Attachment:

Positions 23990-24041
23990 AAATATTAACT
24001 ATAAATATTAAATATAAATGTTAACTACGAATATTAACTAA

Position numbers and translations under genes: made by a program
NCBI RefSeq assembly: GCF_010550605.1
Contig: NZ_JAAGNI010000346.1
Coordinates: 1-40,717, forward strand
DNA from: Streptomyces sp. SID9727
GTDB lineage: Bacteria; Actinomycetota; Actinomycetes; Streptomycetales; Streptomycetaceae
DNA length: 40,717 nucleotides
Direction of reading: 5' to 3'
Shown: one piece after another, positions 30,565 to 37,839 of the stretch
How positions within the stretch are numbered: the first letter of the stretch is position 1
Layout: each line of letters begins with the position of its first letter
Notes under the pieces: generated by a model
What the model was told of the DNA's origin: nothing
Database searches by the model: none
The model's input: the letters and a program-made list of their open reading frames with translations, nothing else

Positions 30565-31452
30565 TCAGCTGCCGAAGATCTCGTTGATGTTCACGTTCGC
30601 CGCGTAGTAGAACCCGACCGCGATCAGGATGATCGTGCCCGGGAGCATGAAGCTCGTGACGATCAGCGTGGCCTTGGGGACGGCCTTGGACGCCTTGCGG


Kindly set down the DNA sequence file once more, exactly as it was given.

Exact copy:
Positions 23990-24041
23990 AAATATTAACT
24001 ATAAATATTAAATATAAATGTTAACTACGAATATTAACTAA

Position numbers and translations under genes: made by a program
NCBI RefSeq assembly: GCF_010550605.1
Contig: NZ_JAAGNI010000346.1
Coordinates: 1-40,717, forward strand
DNA from: Streptomyces sp. SID9727
GTDB lineage: Bacteria; Actinomycetota; Actinomycetes; Streptomycetales; Streptomycetaceae
DNA length: 40,717 nucleotides
Direction of reading: 5' to 3'
Shown: one piece after another, positions 30,565 to 37,839 of the stretch
How positions within the stretch are numbered: the first letter of the stretch is position 1
Layout: each line of letters begins with the position of its first letter
Notes under the pieces: generated by a model
What the model was told of the DNA's origin: nothing
Database searches by the model: none
The model's input: the letters and a program-made list of their open reading frames with translations, nothing else

Positions 30565-31452
30565 TCAGCTGCCGAAGATCTCGTTGATGTTCACGTTCGC
30601 CGCGTAGTAGAACCCGACCGCGATCAGGATGATCGTGCCCGGGAGCATGAAGCTCGTGACGATCAGCGTGGCCTTGGGGACGGCCTTGGACGCCTTGCGG